It bears repeating that it’s not Republican partisans who have shifted radically on immigration; it is the Democrats — with a particularly abrupt shift coming since 2012. About 80 percent of Republicans have long said they’re dissatisfied with current immigration levels, with 70 to 80 percent of the dissatisfied saying they’d like to see levels reduced, not increased. Democrats, by contrast, are increasingly likely to say the status quo is fine, and those dissatisfied are less and less likely to say they want immigration to fall. In this year’s Gallup poll on the question, half of respondents were satisfied with the way things are, and among the rest, just a quarter wanted to reduce immigration. With this shift the Democrats have become radically out of sync with public opinion in the rest of the country.

The Harvard-Harris poll showed that while there was strong support for giving DACA recipients work permits and even a pathway to citizenship, 60 percent of Americans reject giving preference to parents and relatives of amnestied DACA recipients, including four out of five Republicans and two out of three independents — but only two out of five Democrats.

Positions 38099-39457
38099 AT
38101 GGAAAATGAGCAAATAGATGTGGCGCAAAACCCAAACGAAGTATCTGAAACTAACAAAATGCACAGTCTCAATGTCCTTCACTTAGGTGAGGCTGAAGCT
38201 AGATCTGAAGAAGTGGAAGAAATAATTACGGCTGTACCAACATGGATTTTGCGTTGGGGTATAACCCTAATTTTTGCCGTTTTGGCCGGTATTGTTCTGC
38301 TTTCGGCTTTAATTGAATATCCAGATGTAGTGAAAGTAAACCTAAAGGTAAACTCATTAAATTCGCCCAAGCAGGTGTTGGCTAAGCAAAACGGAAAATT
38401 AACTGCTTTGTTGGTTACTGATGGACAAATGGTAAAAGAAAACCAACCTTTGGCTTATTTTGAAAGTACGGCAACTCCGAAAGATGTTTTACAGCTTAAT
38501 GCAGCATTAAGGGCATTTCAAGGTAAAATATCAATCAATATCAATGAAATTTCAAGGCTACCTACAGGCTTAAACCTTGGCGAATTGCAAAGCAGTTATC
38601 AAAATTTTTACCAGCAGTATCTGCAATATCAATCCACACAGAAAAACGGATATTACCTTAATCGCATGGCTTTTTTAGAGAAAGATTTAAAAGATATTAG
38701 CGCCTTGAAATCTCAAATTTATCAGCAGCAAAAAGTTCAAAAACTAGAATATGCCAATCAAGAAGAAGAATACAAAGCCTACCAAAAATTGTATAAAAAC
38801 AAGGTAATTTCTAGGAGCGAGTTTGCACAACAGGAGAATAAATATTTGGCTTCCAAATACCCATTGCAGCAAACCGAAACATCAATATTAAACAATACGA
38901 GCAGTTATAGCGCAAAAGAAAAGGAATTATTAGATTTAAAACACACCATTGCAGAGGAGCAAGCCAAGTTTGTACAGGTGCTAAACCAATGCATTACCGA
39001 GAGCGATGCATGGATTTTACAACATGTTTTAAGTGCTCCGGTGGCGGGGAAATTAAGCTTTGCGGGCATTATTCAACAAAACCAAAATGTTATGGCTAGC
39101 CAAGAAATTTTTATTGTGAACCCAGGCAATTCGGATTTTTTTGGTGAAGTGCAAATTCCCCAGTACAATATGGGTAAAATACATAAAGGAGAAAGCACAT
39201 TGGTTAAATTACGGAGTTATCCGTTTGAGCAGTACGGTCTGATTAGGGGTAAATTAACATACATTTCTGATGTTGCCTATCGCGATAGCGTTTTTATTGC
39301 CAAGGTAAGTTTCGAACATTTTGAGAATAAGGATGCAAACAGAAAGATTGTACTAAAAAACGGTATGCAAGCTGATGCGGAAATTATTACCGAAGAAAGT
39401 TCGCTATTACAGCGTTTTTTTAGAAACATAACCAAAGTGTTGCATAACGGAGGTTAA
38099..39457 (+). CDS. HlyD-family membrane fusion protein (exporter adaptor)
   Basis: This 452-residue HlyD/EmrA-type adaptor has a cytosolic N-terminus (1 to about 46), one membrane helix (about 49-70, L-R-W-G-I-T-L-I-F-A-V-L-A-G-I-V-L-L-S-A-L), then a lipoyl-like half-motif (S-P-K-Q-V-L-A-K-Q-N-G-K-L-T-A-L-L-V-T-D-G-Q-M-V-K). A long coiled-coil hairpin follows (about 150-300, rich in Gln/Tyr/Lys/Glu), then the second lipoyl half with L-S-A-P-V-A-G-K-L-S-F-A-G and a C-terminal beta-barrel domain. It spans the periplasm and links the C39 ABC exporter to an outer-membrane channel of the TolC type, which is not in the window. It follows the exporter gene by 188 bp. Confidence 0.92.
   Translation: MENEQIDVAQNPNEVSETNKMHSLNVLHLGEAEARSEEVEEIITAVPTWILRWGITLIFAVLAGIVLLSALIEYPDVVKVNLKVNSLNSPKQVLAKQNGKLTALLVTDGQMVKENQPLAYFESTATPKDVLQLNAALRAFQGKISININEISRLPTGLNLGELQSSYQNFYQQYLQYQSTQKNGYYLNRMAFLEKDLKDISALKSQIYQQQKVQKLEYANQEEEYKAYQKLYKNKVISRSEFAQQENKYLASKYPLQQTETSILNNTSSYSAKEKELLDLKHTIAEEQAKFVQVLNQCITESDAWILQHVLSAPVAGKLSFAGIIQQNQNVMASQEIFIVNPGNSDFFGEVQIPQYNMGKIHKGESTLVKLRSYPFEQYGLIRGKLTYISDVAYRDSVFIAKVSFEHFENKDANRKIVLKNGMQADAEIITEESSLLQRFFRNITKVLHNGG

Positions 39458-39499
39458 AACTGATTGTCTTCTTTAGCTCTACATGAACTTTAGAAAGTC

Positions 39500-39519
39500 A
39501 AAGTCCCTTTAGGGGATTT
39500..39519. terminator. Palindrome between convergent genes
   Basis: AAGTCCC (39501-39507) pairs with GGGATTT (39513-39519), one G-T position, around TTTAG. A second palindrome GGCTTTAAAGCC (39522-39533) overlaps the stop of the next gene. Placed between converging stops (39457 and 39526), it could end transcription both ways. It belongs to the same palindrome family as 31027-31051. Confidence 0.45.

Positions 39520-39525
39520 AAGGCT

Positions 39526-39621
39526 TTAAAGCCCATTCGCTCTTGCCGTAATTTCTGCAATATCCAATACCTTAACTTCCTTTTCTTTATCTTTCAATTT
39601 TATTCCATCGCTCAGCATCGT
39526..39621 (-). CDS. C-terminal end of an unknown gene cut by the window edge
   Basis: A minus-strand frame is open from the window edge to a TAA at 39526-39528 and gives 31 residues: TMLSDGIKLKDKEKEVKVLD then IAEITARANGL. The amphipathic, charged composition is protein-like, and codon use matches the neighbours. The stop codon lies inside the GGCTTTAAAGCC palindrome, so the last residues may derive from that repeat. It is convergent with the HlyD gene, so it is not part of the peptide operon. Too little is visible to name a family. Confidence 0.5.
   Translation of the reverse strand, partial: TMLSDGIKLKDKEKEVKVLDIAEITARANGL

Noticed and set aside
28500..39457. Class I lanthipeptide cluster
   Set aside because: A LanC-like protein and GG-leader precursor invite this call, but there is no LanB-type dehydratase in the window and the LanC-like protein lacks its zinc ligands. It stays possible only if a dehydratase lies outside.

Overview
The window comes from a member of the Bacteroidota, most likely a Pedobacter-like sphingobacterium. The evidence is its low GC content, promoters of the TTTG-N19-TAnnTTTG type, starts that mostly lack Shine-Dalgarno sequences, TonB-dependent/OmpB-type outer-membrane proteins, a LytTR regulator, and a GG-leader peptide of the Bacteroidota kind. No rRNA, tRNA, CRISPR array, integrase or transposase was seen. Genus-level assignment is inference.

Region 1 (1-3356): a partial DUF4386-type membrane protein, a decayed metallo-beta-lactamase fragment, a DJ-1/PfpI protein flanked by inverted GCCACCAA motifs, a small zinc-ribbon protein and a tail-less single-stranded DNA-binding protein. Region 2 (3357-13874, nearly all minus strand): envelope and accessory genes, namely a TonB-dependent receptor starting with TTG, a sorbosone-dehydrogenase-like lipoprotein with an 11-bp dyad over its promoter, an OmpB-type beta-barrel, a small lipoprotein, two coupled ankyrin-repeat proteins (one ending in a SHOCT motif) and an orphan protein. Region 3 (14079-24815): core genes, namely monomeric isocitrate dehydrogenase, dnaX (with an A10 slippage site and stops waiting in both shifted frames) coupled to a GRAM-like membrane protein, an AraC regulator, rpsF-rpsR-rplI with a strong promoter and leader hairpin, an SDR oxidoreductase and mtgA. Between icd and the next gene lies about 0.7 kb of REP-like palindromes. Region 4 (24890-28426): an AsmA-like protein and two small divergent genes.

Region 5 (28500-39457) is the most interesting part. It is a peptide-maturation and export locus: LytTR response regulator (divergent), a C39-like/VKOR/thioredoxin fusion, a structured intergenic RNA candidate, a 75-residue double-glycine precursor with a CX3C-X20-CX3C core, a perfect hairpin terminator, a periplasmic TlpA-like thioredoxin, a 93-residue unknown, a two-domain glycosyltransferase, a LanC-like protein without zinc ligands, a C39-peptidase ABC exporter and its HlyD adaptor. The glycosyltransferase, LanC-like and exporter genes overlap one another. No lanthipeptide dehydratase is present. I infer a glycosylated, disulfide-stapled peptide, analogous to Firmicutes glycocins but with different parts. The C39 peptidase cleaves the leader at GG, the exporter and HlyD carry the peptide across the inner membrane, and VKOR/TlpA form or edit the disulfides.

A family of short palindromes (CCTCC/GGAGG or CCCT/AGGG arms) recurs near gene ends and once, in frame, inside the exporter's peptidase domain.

Meanwhile, 80 percent of registered voters in that same survey rejected the premise of chain migration in favor of skills-based migration. Those numbers include 90 percent of Trump voters, 79 percent of independents, and incredibly even 72 percent of Democrats. An absolute majority, 63 percent (including 51 percent of Clinton voters!), want to admit fewer than 500,000 immigrants per year — last year we admitted 1.3 million — while only 12 percent want 1.5 million or more. Even a majority of Hispanics want annual immigration below 500,000, versus 8 percent who want 1.5 million or more.